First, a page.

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Challenges of fraud management in public and private sectors


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I used these slides during a training session on fraud prevention, detection and investigation. This training was arranged by the Business School of the University of Leicester, hence, the branding of slides, etc.

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Challenges of fraud management in public and private sectors

  1. 1. Counter Fraud and Counter Corruption Workshop, 5-6th March, 2015 ‘Who cares about fraud and corruption and what does it mean to us?’ Audrius Šapola Regional Head of Security Financial Services Industry
  2. 2. Visible fraud vs. invisible fraud
  3. 3. # Fraud is an umbrella term that covers multitude of offences (Higson, 1999), lacks a single definition and its nature is often broad and complex (Gates & Jacob, 2009; Doig, 2006) # Size and complexity of the industry (Smith, Button, Johnston & Frimpong, 2011) # Organizations are unaware about the extent of fraud (Button, Gee & Brooks, 2012) # Fraud can remain undetected for years (Smith et al, 2011) # If reported, tarnishes organization's reputation (Higson, 1999) # Senior management avoids being blamed incompetent, etc. (FSA, 2003) # Organizations might have low trust in the process of criminal justice (Button, Lewis & Tapley, 2009) or recoup fraud losses through other means (Tunley, 2011) # Police statistics and global fraud surveys are of limited value (Gee, Button & Brooks, 2010; Flemming, 2009) Why Fraud Often Remains Invisible?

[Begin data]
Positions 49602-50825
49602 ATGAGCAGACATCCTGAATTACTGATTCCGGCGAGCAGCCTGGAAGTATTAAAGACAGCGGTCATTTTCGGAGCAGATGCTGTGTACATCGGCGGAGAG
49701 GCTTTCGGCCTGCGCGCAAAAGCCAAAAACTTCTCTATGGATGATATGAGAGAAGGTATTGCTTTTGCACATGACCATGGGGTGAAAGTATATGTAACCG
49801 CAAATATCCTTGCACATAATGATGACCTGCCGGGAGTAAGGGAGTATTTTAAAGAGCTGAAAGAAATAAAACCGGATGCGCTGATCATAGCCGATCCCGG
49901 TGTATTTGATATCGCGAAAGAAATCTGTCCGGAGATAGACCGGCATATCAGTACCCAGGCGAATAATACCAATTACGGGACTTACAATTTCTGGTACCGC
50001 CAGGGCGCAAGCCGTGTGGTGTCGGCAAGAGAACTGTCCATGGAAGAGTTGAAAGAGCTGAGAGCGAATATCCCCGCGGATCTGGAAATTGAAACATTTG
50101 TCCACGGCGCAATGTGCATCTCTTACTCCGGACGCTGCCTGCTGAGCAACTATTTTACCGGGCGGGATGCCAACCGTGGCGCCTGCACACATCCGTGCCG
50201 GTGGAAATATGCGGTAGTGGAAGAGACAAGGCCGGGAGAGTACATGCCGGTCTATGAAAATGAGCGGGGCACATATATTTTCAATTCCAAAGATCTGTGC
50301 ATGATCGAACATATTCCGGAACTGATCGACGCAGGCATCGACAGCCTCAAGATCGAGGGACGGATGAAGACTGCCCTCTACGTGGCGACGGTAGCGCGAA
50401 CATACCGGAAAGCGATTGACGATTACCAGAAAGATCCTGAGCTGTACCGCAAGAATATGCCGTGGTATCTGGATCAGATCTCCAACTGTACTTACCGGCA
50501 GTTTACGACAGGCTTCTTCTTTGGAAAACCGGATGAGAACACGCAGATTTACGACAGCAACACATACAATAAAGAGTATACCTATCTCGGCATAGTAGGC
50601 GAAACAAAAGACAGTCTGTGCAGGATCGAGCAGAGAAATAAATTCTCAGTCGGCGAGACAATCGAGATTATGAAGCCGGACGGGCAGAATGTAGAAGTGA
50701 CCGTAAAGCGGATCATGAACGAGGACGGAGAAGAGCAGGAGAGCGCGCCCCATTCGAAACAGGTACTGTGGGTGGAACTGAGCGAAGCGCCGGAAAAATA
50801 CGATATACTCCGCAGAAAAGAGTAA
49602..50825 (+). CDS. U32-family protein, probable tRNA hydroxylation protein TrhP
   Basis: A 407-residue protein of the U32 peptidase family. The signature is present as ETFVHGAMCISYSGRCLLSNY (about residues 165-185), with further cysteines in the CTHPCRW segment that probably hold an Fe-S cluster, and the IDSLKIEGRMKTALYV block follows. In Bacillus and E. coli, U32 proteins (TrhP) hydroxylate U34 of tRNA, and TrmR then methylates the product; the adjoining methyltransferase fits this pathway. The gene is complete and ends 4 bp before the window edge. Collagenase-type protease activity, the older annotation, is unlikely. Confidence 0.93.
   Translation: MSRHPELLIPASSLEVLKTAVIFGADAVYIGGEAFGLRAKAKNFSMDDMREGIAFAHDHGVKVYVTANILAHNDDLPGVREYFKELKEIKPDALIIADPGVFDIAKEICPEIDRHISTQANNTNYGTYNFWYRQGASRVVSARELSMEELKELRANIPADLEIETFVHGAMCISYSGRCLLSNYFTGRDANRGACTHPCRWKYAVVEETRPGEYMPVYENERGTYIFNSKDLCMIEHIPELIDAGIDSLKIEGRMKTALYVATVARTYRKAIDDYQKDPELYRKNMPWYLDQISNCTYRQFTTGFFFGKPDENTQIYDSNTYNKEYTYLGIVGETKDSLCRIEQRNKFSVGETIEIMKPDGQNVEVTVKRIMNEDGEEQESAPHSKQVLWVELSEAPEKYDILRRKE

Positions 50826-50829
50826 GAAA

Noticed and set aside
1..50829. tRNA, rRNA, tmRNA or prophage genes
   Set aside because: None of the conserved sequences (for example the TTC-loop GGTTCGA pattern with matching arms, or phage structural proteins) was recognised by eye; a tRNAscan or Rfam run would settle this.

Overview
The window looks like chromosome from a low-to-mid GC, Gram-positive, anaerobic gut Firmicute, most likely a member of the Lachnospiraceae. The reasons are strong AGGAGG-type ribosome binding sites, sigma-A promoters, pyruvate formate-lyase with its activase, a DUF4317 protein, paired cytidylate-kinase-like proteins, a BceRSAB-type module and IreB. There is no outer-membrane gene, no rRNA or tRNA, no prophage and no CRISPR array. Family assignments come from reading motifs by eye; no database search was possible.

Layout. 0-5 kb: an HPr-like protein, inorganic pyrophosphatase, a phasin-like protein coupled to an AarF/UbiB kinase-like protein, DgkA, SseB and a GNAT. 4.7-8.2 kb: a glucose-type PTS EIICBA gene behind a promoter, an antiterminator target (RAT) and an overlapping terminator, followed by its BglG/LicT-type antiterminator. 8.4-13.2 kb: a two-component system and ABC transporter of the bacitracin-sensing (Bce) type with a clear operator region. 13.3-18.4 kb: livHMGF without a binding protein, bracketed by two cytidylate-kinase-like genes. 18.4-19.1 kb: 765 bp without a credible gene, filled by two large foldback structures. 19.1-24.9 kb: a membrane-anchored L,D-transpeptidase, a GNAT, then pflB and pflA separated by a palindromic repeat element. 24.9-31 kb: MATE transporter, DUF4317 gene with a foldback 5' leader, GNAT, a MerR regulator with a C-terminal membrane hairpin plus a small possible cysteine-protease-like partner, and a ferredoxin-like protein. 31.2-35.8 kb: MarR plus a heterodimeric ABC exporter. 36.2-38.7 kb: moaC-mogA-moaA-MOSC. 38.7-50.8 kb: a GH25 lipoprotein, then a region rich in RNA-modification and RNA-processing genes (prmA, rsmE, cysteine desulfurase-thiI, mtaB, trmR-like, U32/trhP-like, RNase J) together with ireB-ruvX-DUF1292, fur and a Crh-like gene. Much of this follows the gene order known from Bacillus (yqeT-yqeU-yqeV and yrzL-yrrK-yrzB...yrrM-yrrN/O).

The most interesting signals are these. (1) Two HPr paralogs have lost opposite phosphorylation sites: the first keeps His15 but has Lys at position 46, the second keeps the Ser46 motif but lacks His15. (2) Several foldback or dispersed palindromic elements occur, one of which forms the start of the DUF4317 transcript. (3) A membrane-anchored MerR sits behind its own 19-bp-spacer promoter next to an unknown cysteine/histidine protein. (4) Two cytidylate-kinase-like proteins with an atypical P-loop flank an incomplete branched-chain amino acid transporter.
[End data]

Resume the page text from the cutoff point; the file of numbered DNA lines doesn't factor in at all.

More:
4. 4. Four wise men and …a snake?
  5. 5. ‘Due to the nature of the financial services market and the volume of money that flows through the sector it is inevitably going to be a target for fraudulent activities and utilized as a conduit for such activities’ Wright (2012) Is financial services industry vulnerable to fraud?
  6. 6. # Don’t share fraud data # Don’t have the same fraud definitions # Don’t share data on known fraudsters # Tackling fraud is often given low priority # Rarely share data on best practices # Lack adequate training, qualifications or/and resources for its counter fraud staff # Finally, banking legislation doesn’t provide enough guidance on how banks should deal with fraud Financial Services Firms
  7. 7. Law Enforcement Agencies # Often lack resources, motivation and relevant skills # Do not always understand banking products # Often engage in “Blame the victim” behavior # Jurisdictional limitations
  8. 8. Bribery and corruption are even more hidden activities than fraud!